Caldwell Dyson was newly married at the time and her husband, who’s in the Navy, was deployed on a ship. Their exceptional circumstances meant even having a conversation required coordination between the U.S. Navy and NASA. Sometimes, their calls would happen at 3 a.m. and suddenly drop. Sometimes, they went weeks without being able to talk.
“I wanted to talk to [my husband] all the time. … We were never in the same time zone. In fact, we didn’t get to text until three years into our marriage when we were on the same land mass. So my expectations were set,” she said, “My desires were one thing, but my expectations were another.”
What helped Caldwell Dyson most were the things that helped her with a sense of perspective — prayer, managing expectations and understanding what she could and couldn’t control.
“If I have a clear view of what’s under my control and what isn’t, then I can move on. … If it’s not under my control, then I got to let go of it,” she said.
Her nightly ritual of looking out the space station’s “bay window” — the seven window cupola which is generally oriented to be facing Earth — also helped to ground her.
“Most every night that I could, I went into that cupola for an entire orbit, which is 90 minutes,” she said. “We call it pre-sleep. Had dinner with my crew, made my phone calls, answered my emails, got in my comfy clothes, got my face washed, then I went and nestled myself in that cupola.”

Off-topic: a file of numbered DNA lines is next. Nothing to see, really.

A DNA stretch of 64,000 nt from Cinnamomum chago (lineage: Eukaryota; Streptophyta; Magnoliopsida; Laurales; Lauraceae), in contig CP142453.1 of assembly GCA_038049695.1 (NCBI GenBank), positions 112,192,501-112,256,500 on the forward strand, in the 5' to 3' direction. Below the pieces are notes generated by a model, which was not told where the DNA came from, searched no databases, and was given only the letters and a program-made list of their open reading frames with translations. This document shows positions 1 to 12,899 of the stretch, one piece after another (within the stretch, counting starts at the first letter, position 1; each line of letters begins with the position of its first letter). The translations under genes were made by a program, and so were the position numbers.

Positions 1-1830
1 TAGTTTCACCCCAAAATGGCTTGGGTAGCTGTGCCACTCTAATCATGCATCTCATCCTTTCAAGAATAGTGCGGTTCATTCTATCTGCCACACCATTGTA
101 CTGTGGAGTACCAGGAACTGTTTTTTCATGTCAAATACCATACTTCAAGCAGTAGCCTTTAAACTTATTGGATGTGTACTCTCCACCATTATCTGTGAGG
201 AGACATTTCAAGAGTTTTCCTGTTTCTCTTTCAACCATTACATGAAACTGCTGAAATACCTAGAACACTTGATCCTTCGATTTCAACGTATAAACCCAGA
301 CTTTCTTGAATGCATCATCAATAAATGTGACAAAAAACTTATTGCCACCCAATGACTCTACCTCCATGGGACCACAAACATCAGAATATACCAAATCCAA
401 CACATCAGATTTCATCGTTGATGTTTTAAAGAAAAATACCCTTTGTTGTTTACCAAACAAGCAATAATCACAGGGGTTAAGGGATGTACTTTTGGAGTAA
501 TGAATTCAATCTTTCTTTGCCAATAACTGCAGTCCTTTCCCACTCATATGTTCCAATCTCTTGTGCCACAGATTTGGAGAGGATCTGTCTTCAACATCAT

In 2014, Thomas cycled solo across the United States and Canada — a trip that racked up to about 6,000 miles over the course of six months. In 2017, along with a friend, she cycled from northern to southern India, a trip that took four months.
“There are a lot of knowns about what’s going to happen: There’s the fact that every day I’ll need to eat, I will need to plan for water and I’ll need shelter eventually, in some point in the day, and that’s actually a lot,” she said. “All you have to do every day is eat, drink and move forward in some capacity,” she says.
While cycling across India, she woke up at 4 a.m. and started cycling early to avoid the heat of day, stopping for the day by early afternoon. While cycling, tea breaks along the route became their ritual and reward.
“We'd usually have infinite chai breaks. Chai was basically how we maintained our moods,” she said.
At chai stalls, they would have “a thimble of chai” and have the chance to interact with people. It was a predictable break she could look forward to.